February 15th - W.E.B duBois: A Recorded Autobiography
W.E.B. duBois: A Recorded Autobiography - W.E.B. duBois, 1961
To my great surprise February is half-open! I was worried that I would use up all of the albums I was really excited about too early, and now I'm worried that I won't have enough days!
This album is just as the title.says: a recorded autobiography of black writer and educator W.E.B. duBois, who speaks about his life in matter-of-fact, sonorous tones. DuBois speaks almost entirely about his activism and career, with only a few asides mostly concerned with his emotional reactions to events - he literally does not mention his family until he talks about supporting them later in life. He never mentions any of his writing in a specific sense. Even though, it is a very interesting tour of several different and interesting aspects of black institutional and academic life from the turn of the century ending with his trial in 1951.
DuBois actually has almost the exact same storytelling cadence as my grandfather, which made this an interesting listening experience! There are some incredible moments in here - duBois is completely clear about his successes and failures, likes and dislikes, and what he felt he had accomplished. There is an incredible part where he talks about his second tenure at the NAACP and specifically how much he disliked the president at that time, Walter White, and he absolutely does not hesitate to describe his failings. He speaks of his own surprise at the sudden emergence of the student civil rights movement, noting that he did nothing to encourage it - and the humor with which he speaks is so dry it's hard to tell how amused he is.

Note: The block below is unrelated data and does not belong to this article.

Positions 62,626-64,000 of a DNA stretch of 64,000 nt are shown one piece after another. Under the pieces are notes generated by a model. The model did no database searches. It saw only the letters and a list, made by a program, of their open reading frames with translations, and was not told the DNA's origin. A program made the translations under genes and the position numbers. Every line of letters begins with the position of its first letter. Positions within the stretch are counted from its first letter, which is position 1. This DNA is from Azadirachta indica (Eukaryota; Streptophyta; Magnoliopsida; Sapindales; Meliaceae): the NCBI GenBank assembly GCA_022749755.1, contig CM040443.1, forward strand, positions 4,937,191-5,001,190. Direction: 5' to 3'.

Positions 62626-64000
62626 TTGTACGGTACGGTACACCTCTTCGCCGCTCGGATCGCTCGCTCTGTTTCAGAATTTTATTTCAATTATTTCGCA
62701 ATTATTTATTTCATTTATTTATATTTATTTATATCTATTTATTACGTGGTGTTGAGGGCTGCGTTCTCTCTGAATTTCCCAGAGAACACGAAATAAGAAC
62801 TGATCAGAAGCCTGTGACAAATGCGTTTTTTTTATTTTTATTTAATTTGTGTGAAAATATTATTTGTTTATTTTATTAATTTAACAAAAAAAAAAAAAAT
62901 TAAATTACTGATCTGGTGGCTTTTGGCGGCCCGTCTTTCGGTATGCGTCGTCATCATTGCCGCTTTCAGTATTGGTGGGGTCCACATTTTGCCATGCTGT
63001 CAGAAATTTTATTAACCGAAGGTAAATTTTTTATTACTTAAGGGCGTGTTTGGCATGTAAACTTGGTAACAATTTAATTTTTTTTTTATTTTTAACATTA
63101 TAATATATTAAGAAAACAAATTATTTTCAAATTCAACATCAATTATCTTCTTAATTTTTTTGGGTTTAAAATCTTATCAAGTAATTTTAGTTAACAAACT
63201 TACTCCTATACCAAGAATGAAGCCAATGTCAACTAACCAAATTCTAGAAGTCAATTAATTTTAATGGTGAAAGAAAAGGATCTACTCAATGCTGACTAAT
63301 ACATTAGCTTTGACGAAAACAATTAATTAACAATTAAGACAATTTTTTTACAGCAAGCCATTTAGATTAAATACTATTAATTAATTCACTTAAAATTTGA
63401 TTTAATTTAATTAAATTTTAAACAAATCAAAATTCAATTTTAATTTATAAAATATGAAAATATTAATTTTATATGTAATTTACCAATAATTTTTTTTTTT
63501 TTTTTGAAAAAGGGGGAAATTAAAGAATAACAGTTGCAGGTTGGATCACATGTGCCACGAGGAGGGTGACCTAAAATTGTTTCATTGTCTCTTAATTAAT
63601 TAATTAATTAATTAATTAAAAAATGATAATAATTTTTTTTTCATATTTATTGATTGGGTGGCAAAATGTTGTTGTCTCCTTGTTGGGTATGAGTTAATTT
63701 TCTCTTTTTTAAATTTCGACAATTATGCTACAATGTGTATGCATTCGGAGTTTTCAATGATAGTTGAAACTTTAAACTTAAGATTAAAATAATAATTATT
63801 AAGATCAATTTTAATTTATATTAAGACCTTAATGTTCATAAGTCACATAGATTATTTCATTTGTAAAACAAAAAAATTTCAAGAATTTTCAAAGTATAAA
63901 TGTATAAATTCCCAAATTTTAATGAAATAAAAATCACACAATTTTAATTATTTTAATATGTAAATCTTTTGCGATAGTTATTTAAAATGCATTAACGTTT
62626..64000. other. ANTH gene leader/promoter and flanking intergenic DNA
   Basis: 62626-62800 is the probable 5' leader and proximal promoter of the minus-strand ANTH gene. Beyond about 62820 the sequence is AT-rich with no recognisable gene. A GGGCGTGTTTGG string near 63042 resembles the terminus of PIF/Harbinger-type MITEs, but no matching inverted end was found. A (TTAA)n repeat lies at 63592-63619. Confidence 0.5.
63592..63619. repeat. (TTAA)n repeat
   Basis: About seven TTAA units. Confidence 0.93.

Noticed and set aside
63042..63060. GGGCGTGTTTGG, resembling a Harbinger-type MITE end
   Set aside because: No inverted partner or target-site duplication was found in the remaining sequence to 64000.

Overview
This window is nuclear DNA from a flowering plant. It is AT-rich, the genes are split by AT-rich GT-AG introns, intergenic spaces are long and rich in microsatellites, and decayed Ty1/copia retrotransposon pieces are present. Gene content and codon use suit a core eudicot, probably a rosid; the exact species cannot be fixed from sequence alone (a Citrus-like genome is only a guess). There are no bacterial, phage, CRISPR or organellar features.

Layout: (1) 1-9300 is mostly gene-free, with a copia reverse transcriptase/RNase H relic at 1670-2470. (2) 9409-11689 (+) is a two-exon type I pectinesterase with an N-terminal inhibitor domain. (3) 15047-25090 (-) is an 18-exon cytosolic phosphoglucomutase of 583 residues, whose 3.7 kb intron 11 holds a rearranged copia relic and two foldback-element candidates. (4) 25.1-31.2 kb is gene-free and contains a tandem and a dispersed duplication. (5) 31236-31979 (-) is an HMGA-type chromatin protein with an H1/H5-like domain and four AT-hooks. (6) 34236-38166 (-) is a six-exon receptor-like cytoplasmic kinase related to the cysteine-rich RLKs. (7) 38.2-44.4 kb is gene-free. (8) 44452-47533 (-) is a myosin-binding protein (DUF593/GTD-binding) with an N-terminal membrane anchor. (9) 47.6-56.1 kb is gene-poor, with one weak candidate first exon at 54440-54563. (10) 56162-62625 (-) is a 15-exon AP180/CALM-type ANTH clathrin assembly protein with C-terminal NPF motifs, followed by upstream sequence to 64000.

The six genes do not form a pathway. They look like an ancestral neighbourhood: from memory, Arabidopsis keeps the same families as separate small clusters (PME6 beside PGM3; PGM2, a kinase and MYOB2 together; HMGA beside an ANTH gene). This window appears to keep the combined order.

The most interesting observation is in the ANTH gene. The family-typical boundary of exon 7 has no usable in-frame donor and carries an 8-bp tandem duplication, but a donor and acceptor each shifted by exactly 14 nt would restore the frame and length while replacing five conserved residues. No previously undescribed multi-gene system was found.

It's an incredible and encouraging listening experience - duBois is so understated about amazing events like William James telling him to get out of philosophy because the pay is terrible or duBois himself basically badgering Rutherford B. Hayes into giving him a scholarship that it all feels very predetermined and easy. But in the last two tracks he speaks not about the past but about the future - and his great intellect and strength are very much on display.
Click here to read liner notes and purchase this album from Smithsonian Folkways.